The SARS-Cov-2 Spike protein has been attributed to many peculiar symptoms of COVID-19, like blood clotting and tissue damage. Using the cutting-edge cryo-electron tomographic technique, we directly observed SARS-Cov2 Spike proteins acting on the platelet surface. Our finding explains why SARS-Cov-2 can significantly jeopardize blood clotting compared to other coronaviruses.
SARS-Cov-2 is a respiratory virus responsible for COVID-19 infections that can be severe or even fatal. Peculiar to SARS-Cov-2, compared to other coronaviruses, is its tendency to lead to blood clotting defects, which are involved in the major causes of severe COVID-19 complications (like microthrombosis, strokes or multi-organ failure). What exactly leads to these coagulopathies is subject to discussions. Indirect immune reactions, direct platelet hyperactivation or an effect of the SARS-Cov-2 spike protein itself are all possible scenarios. However, no direct evidence to pinpoint and visualize the mechanism of platelet clotting caused by SARS-Cov-2 has been available.
In our study, we extracted platelets, a component responsible for blood clotting, from blood of healthy human donors and mixed them with SARS-Cov-2 spike protein. We then analyzed the change of the platelet activity using live imaging and cellular cryo-electron tomography (cryo-ET). Platelets are known to adhere to wounded tissue surfaces and convert their discoidal form to a starfish-like shape (i.e. activation). To avoid uncontrolled blood clotting, the activation of platelets is normally tightly controlled and only happens when the body surveillance system detects a scar. Specific coagulation signals trigger a response to repair the wound. Interestingly, in the presence of SAR-Cov-2 spike protein, platelets started stretching the shape from their typical discoidal shape without the coagulation signals. We then realized that this process of the spike protein-driven platelet shape change can be reversed, and platelets were able to return to their normal discoidal shape. This indicates that the SARS-Cov-2 spike protein primes platelets for activation. In some cases, it leads to a point of no return for the activation of platelets, resulting in coagulation.
In situ Cryo-ET is a new emerging technique that facilitates the direct observation of cells or tissue allowing to identify the activity states of individual proteins or other molecules inside cells. We used the cryo-ET approach to obtain a direct in-depth view into the cause of platelet deformation. Strikingly, we found that SARS-Cov-2 spike proteins densely decorated the surface of platelets, triggering a local change of the skeletal organization inside platelets. Bundles of skeletal filaments called actin were aligned to push the platelets from the inside to deform them. This micro-structure, called filopodia, is known as an initiation step in platelet activation. Actin filaments are connected to a signal receptor called integrin on the platelet surface. Integrin is the most abundantly expressed receptor on the platelet surface, acting as an antenna to receive signals to initiate platelet activation. Thus, our observation points to a scenario that the SARS-Cov-2 spike protein hijacks the pathway of integrin-mediated platelet activation. The spike protein is recognized by this platelet antenna, and then, integrin sends an activation signal to the platelet so that the platelet starts deforming for its activation. Of interesting note, the SARS-Cov-2 spike protein contains an ‘RGD’ amino acid docking motif, which is also known as a common ligand motif recognized by integrin. The ‘RGD’ is an evolutionary acquisition of SARS-Cov-2, which does not exist in other human-infecting coronaviruses, explaining the specific coagulation symptoms characteristic to COVID-19 patients.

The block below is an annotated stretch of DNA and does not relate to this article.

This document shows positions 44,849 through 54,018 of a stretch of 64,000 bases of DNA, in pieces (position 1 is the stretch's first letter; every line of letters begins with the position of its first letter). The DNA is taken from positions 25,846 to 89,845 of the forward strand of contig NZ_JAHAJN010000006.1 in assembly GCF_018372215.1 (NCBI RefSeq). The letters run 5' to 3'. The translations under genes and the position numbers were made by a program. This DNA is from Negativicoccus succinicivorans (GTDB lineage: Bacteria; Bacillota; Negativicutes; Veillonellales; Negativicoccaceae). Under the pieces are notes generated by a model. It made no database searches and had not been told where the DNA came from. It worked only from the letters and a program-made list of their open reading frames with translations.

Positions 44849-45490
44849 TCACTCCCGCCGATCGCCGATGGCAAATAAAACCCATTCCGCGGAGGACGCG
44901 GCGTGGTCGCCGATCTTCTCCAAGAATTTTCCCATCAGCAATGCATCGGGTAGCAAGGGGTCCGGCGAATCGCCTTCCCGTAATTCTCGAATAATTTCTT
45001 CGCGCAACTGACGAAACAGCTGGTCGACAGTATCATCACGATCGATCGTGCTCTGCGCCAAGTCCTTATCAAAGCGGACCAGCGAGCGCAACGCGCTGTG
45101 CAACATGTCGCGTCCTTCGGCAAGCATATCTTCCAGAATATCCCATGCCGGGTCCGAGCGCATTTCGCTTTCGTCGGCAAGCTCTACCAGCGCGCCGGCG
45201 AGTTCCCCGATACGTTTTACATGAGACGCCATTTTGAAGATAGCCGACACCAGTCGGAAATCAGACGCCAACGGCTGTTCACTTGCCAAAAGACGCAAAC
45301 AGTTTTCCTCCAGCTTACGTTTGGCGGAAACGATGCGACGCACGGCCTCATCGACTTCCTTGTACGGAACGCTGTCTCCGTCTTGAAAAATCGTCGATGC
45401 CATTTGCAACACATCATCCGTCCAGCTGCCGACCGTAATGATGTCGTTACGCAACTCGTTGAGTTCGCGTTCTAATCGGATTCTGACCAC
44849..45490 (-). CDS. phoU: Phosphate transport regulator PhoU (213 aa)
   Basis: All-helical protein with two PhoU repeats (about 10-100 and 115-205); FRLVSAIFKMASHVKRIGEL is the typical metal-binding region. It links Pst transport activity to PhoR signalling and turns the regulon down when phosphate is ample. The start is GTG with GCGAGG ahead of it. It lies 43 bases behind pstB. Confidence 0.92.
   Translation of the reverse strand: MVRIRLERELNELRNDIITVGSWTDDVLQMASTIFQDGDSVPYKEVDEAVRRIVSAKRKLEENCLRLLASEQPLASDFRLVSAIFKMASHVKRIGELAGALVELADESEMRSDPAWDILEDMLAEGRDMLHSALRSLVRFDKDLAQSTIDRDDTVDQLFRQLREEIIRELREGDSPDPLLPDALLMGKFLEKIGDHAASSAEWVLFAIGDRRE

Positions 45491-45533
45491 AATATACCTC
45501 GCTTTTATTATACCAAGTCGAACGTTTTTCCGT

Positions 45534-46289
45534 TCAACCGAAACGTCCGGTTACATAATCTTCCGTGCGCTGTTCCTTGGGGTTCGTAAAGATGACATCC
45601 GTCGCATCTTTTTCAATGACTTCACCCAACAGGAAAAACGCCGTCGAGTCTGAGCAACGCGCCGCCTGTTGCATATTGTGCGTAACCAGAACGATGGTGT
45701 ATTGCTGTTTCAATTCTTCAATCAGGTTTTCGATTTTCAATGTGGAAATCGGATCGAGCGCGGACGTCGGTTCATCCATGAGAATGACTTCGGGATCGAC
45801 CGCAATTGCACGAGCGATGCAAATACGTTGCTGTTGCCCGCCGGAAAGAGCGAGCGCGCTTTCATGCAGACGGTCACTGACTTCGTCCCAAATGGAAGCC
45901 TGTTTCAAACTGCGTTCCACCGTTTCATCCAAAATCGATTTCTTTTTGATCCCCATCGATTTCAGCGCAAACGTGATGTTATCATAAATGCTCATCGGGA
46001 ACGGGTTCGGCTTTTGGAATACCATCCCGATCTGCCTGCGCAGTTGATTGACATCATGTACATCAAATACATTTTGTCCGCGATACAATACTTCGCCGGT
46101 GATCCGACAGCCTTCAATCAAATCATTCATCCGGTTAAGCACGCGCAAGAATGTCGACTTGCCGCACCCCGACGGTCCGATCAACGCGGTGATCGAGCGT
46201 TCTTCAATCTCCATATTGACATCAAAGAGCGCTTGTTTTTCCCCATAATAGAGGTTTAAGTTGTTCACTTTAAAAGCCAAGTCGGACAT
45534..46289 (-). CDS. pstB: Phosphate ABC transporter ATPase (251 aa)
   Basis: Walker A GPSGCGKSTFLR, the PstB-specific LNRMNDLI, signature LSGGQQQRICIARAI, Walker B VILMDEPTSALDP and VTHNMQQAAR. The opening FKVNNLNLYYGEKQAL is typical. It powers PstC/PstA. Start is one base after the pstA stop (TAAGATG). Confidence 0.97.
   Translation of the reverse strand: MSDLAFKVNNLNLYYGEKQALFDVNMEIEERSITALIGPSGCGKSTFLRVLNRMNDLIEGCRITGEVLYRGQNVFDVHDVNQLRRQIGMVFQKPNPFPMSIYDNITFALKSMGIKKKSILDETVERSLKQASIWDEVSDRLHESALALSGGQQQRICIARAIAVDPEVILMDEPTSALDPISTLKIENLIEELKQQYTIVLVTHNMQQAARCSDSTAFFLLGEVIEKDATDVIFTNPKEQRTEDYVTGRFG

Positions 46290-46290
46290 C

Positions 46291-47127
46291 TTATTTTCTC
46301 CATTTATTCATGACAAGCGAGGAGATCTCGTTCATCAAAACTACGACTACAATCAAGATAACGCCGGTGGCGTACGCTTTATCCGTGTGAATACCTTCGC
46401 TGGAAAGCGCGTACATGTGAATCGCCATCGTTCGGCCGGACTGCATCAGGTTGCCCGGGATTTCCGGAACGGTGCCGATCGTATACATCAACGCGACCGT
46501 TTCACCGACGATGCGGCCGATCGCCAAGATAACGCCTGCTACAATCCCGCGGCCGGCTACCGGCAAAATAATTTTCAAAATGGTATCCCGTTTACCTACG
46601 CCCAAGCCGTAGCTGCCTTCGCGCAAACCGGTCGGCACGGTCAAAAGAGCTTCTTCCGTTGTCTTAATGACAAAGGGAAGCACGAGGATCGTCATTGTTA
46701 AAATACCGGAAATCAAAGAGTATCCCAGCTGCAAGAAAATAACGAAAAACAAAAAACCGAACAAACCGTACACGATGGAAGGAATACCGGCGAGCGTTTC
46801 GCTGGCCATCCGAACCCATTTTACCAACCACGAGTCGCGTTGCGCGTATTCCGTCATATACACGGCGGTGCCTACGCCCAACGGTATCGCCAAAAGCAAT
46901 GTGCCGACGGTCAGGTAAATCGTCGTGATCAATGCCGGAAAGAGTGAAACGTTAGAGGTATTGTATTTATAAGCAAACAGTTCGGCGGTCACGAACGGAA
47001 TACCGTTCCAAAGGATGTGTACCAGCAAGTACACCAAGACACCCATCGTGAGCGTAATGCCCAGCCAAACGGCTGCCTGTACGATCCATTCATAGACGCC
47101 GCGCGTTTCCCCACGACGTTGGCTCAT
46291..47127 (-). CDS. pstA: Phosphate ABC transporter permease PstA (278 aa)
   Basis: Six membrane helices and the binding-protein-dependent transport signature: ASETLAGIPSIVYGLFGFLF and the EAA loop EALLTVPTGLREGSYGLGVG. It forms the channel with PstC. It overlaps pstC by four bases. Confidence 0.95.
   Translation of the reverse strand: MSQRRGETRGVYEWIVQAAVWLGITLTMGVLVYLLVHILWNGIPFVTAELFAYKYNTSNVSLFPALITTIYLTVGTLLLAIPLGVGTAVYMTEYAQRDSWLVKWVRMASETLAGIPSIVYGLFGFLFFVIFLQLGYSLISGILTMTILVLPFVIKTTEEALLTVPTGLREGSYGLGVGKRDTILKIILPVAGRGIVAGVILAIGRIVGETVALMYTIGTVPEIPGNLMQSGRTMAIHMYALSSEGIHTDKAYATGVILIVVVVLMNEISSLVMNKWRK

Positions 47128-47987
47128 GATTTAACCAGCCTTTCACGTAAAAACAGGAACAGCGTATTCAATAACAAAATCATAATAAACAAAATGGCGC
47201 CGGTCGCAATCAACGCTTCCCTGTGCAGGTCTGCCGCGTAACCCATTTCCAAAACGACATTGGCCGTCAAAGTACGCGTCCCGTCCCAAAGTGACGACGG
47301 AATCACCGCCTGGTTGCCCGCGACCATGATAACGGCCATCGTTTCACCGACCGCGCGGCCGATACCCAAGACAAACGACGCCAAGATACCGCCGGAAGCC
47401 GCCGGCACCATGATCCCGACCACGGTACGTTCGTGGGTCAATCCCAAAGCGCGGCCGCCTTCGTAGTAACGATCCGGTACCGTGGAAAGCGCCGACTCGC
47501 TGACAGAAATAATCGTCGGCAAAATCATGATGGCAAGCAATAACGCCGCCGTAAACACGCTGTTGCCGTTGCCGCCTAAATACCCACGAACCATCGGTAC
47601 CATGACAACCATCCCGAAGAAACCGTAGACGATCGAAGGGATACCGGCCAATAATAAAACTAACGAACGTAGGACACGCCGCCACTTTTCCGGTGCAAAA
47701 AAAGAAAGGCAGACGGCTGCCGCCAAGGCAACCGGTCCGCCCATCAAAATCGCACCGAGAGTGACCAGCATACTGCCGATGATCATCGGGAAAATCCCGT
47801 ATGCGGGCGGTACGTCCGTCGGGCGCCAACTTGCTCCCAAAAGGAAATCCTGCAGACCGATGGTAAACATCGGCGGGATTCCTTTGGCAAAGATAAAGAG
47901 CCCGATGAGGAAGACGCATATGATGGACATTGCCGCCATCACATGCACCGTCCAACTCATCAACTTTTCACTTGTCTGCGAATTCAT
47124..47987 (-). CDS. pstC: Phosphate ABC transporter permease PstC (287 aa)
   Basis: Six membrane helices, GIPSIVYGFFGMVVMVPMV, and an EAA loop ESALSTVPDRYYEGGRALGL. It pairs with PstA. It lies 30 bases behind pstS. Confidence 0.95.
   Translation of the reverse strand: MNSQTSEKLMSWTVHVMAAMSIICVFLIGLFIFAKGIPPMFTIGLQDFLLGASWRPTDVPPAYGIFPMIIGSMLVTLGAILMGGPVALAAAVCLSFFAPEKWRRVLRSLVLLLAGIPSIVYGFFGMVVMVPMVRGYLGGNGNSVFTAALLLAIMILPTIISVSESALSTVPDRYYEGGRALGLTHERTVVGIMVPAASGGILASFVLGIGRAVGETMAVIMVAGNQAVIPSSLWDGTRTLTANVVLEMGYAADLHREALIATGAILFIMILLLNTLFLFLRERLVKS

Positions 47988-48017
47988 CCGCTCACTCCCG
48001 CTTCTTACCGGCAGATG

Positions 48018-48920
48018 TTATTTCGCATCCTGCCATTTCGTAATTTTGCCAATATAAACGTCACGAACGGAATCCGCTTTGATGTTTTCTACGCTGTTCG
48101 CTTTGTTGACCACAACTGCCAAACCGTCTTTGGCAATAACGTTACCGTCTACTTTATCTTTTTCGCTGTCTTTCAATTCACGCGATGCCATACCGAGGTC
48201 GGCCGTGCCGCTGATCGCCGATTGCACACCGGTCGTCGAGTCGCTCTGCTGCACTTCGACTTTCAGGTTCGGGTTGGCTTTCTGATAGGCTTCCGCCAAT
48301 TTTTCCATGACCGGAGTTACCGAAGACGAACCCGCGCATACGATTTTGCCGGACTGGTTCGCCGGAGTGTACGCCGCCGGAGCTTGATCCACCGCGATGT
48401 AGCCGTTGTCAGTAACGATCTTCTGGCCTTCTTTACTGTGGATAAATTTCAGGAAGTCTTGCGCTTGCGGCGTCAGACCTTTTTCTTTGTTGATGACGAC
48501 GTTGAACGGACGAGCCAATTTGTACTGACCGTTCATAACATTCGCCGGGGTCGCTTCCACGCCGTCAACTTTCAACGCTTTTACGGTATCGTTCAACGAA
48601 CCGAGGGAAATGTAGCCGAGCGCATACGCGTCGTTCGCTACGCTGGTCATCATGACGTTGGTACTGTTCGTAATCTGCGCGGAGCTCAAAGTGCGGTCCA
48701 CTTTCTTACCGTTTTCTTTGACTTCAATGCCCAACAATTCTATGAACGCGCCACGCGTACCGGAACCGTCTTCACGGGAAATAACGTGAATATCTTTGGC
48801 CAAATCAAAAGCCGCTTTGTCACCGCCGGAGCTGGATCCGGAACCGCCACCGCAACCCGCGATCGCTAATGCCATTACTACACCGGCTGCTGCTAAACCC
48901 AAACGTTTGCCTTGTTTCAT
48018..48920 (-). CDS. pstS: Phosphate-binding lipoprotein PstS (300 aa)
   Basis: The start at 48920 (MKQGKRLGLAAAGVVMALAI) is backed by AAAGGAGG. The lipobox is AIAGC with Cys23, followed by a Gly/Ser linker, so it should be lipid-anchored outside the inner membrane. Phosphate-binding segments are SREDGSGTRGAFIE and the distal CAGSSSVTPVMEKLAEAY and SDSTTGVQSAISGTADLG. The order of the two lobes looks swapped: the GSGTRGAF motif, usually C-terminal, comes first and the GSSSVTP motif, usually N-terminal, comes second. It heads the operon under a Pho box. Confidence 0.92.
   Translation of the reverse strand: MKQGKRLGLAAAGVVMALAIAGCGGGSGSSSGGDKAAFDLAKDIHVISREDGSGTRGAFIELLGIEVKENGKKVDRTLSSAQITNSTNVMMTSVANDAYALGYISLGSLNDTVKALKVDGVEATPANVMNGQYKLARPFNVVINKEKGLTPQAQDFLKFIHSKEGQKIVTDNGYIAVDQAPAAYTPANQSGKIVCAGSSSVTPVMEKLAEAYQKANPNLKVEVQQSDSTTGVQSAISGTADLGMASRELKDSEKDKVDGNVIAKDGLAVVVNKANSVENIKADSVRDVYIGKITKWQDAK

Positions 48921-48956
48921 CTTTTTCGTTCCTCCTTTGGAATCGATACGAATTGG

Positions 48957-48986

One important functional question is, why the SARS-Cov-2 spike protein only activates platelets occasionally, why the effect is mostly reversible, further, why the coagulation would not be common among all COVID19 patients? To answer these questions, we were prompted to test the direct interactions between SARS-Cov-2 spike protein and platelet-expressed integrin receptors, by purifying receptor proteins and bringing them into an isolated test environment (in vitro). Finally, we identified that the SARS-Cov-2 spike protein preferably interacts with a minor type of platelet integrin avb3 instead of the major class expressed in platelets, integrin aIIBb3. This finding explains why blood clotting can be significantly jeopardized by SARS-Cov-2 but severe cases are rather rare events, while most of the COVID-19 patients do not experience obvious blood clotting pathologies. Our findings will help to find targets to treat severe cases of COVID-19 infections.
Kuhn, C. C., Basnet, N., Bodakuntla, S., Alvarez-Brecht, P., Nichols, S., Martinez-Sanchez, A., Agostini, L., Soh, Y.-M., Takagi, J., Biertümpfel, C., & Mizuno, N. (2023). Direct Cryo-ET observation of platelet deformation induced by SARS-CoV-2 spike protein. Nature Communications, 14(1), 620. https://doi.org/10.1038/s41467-023-36279-5